80 Percent of the Capability at 20 Percent of the Cost

We’ve mentioned before the Air Force is looking at procuring a light attack/reconnaissance aircraft to support the troops in Afghanistan and similar environments.

Our personal favorite is the Boeing idea of reopening the production line for the OV-10 Bronco.

But we’d be reasonably happy with any of the aircraft being considered. CDR Salamander generated a lot of interest with a post on this very subject.

This post in Defpro.news gives a quick look at one of the contenders, the AT-6C, a weaponized version of the Air Force and Navy’s current primary trainer, the T-6 Texan II.

At this point, I’m less concerned about what aircraft they choose. I just want them to choose one and forge ahead swiftly. The sooner they get moving , the less likelihood the program will fall by the wayside.

14 thoughts on “80 Percent of the Capability at 20 Percent of the Cost”

  1. Makes one yearn for the days of the old A-1E/H Skyraider. It was replaced in Fleet Service by the Mighty A-6 Intruder of which I had the pleasure to spend nine years of a twenty year career as an airframes guy in.
    I like the idea of the Air Tractor. However, I am a fan of the AT-6 from Hawker Beechcraft. But low, slow and on target is what is needed for the current engagements against a very low tech opponent who has shown the ability to improvise and adapt.

    1. Glenn, as the son of an A-1/A-6 guy, you know I love those planes. But Anything with an R-3350 would not be the cheap/easy solution we’re looking for.

  2. The USAF COS weighed in a while back against this for some reason…I guess his fighter pilot buddies got to him. The USAF has had some serious issues during this war regarding priorities IMHO.

    I agree that the OV-10 was cool as hell.

  3. I don’t know much, but Iv’e been thinking that something like this would make sense for quite some time now. I wouldn’t even think we would need that many of these aircraft to be effective. I have no idea really but I would guess less than a hundred and maybe as few as 50 would be quite an asset to the folks on the ground?. Any thoughts on numbers needed for this to be effective?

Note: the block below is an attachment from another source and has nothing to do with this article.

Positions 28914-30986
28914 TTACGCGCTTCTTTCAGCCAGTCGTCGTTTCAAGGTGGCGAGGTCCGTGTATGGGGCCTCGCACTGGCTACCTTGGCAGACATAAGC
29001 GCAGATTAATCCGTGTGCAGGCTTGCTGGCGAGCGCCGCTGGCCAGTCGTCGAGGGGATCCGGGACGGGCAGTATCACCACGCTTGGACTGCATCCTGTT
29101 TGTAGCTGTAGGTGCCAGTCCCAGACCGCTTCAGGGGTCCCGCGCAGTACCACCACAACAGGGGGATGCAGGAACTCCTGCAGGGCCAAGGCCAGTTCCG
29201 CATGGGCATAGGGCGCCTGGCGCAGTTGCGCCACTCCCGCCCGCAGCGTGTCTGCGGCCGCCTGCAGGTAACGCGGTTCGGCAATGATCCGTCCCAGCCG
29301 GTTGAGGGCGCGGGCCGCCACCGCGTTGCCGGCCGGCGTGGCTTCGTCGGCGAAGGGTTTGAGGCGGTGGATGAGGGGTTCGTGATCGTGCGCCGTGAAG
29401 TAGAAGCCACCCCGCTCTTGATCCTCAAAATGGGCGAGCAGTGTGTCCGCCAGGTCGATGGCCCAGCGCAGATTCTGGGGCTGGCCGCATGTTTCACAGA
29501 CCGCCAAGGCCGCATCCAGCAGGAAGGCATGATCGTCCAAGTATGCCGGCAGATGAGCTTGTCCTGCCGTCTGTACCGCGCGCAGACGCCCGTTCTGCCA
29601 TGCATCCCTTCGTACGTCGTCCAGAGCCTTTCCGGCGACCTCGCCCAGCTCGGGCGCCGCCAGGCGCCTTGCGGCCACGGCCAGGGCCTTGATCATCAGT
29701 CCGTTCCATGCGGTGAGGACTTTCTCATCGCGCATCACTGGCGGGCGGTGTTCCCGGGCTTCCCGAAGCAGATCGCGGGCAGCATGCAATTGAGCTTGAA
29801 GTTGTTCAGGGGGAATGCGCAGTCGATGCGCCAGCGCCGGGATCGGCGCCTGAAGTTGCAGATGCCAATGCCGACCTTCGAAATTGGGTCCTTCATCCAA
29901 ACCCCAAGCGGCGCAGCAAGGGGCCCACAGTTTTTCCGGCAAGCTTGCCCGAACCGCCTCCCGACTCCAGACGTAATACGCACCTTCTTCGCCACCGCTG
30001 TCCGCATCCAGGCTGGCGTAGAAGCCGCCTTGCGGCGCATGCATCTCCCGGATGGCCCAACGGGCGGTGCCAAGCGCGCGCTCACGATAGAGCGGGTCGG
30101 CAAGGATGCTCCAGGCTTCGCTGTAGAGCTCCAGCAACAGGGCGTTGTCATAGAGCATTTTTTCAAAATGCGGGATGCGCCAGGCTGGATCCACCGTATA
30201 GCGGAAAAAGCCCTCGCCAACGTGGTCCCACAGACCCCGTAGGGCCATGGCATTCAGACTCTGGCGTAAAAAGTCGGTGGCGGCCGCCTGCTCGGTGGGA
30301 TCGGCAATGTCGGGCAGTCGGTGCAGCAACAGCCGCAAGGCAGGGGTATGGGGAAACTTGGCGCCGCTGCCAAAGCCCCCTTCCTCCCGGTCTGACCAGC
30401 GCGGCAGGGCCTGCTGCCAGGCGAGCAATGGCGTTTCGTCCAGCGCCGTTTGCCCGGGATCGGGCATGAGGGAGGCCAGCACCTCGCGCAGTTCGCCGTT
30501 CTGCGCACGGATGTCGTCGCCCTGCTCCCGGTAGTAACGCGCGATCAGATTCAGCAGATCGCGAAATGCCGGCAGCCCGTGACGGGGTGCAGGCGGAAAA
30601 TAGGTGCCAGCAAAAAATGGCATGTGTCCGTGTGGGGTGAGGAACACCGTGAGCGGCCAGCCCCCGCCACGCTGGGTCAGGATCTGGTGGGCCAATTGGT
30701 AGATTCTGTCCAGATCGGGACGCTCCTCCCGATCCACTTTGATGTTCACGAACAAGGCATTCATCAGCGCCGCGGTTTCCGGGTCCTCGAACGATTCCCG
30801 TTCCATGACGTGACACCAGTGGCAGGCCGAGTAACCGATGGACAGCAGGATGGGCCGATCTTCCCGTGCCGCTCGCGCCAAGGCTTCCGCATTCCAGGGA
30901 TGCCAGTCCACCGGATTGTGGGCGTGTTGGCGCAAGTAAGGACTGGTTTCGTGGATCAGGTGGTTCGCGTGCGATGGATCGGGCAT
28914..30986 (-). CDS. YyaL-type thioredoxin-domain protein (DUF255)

-Greg

    1. Well, CDR Salamander asks for a Wing of them. A Wing is a fairly flexible organization, but the notional organization would be 3 flying squadrons of 24 aircraft each, for a total of 72. Add in spares, training, and some test aircraft and you’d be looking at a total buy of maybe 85-100.

      Of course, if WE bought them, they would probably become pretty popular for Foreign Military Sales, so the actual production run could be significantly larger.

  4. Myself, I’d like to see the Piper Enforcer in the skies. Basically it’s a turboprop P-51. USAF evaluated it as a CAS / COIN aircraft in the late 70’s / early 80’s.

    1. Because a $2mm aircraft at $600/hr is cheaper than trying to restart the production line for the A-10 when all the tooling has been destroyed.

      I’m not looking for these to replace A-10s. Think of them as freeing up A-10s from low priority jobs so they can focus on other areas. And it also reduces the burden on the F-16 and F-15 fleet. Given the age and operating costs of those fleets, that’s no small consideration.

  5. As I look at this, I’m looking at the A-10 or OV-10. I’m taking into consideration costs and if need be, retooling costs. I don’t see cost as the major issue. Your biggest stumbling stone is your use of *common sense*! We can’t have that happening, now can we? It could be contagious and run through the whole Pentagon, get your vaccinations right now! Seriously, you want to look at our use of our whole “legacy fleet”. As we do we run into the dreaded “3-T’s”, “Time Tested Technology”. We’re not going to the “bone yard”, but building completely new new aircraft. We’re not aiming for “highest or lowest technology”, but for appropriate technology. Like kids, we need to know the difference between ‘want’ and ‘need’.

  6. I would re-open the A-10 line, but not for producing a COIN AC. The T-6 version of the PC-7 is already in production, or can be had directly from the Swiss if not. The Tucano is also in production. The lower costs of something in production that you intend to use low and slow is a significant consideration, even if A-10 production were re-started. Turboprops are much more miserly in fuel than the A-10s turbofans as well.

    I can’t speak to the abilities of the Air Tractor, although I like the idea. I would like to see a one to one comparison of armed trainers (Tucano/Super Tucano), T-6/PC-7, vs the Air Tractor. A full blown fly off would be a nice thing to see as well.

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